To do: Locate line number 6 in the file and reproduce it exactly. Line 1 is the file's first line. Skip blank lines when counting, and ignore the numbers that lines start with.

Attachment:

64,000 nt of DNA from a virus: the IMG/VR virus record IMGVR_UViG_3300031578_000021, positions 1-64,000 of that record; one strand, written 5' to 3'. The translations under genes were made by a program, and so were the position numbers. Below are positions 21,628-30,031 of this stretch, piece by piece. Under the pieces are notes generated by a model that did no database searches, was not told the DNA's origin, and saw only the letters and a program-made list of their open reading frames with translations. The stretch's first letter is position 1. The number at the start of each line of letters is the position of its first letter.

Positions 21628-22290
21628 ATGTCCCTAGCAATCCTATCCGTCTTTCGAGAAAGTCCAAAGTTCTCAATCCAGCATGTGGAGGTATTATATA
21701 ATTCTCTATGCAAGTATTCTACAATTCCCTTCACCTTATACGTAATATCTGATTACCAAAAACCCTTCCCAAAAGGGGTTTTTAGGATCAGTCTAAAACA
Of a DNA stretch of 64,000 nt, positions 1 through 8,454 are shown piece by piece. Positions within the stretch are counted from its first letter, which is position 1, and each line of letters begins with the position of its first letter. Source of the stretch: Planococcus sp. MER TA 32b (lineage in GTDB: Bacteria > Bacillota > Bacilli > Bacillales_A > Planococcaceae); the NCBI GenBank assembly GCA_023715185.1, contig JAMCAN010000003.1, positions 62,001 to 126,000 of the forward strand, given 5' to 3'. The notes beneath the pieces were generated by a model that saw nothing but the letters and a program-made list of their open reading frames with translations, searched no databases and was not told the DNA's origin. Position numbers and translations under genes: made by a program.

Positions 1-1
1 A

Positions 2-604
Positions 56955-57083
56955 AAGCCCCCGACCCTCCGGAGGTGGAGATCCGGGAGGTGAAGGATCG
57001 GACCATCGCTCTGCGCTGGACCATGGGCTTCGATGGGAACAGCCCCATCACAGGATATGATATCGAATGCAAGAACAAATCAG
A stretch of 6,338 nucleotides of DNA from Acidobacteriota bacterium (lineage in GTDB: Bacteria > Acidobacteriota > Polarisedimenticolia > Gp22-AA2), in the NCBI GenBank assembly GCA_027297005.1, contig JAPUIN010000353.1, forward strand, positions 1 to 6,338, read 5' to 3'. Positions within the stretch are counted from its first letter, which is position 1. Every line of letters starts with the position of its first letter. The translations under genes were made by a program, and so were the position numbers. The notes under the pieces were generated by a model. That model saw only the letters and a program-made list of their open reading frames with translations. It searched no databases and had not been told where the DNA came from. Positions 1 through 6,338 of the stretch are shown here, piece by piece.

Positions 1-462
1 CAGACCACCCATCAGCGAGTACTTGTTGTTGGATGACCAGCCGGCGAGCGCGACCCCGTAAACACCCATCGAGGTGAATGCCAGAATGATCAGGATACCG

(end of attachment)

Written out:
Positions 1-1